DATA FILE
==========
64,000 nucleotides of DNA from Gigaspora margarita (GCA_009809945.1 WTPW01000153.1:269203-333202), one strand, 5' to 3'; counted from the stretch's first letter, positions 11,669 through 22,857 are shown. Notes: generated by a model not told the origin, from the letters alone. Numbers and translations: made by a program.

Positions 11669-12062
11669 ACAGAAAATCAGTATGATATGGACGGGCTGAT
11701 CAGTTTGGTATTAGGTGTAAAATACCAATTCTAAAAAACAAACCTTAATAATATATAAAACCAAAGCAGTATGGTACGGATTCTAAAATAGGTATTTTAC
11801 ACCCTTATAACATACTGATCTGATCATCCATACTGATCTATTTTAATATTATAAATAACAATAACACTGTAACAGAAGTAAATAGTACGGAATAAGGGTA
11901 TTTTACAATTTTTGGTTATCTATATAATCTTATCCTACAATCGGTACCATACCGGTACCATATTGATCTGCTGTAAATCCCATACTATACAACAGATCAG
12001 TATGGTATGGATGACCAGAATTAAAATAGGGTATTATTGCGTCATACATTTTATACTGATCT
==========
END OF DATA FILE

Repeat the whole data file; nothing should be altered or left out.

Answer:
64,000 nucleotides of DNA from Gigaspora margarita (GCA_009809945.1 WTPW01000153.1:269203-333202), one strand, 5' to 3'; counted from the stretch's first letter, positions 11,669 through 22,857 are shown. Notes: generated by a model not told the origin, from the letters alone. Numbers and translations: made by a program.

Positions 11669-12062
11669 ACAGAAAATCAGTATGATATGGACGGGCTGAT
11701 CAGTTTGGTATTAGGTGTAAAATACCAATTCTAAAAAACAAACCTTAATAATATATAAAACCAAAGCAGTATGGTACGGATTCTAAAATAGGTATTTTAC
11801 ACCCTTATAACATACTGATCTGATCATCCATACTGATCTATTTTAATATTATAAATAACAATAACACTGTAACAGAAGTAAATAGTACGGAATAAGGGTA
11901 TTTTACAATTTTTGGTTATCTATATAATCTTATCCTACAATCGGTACCATACCGGTACCATATTGATCTGCTGTAAATCCCATACTATACAACAGATCAG
12001 TATGGTATGGATGACCAGAATTAAAATAGGGTATTATTGCGTCATACATTTTATACTGATCT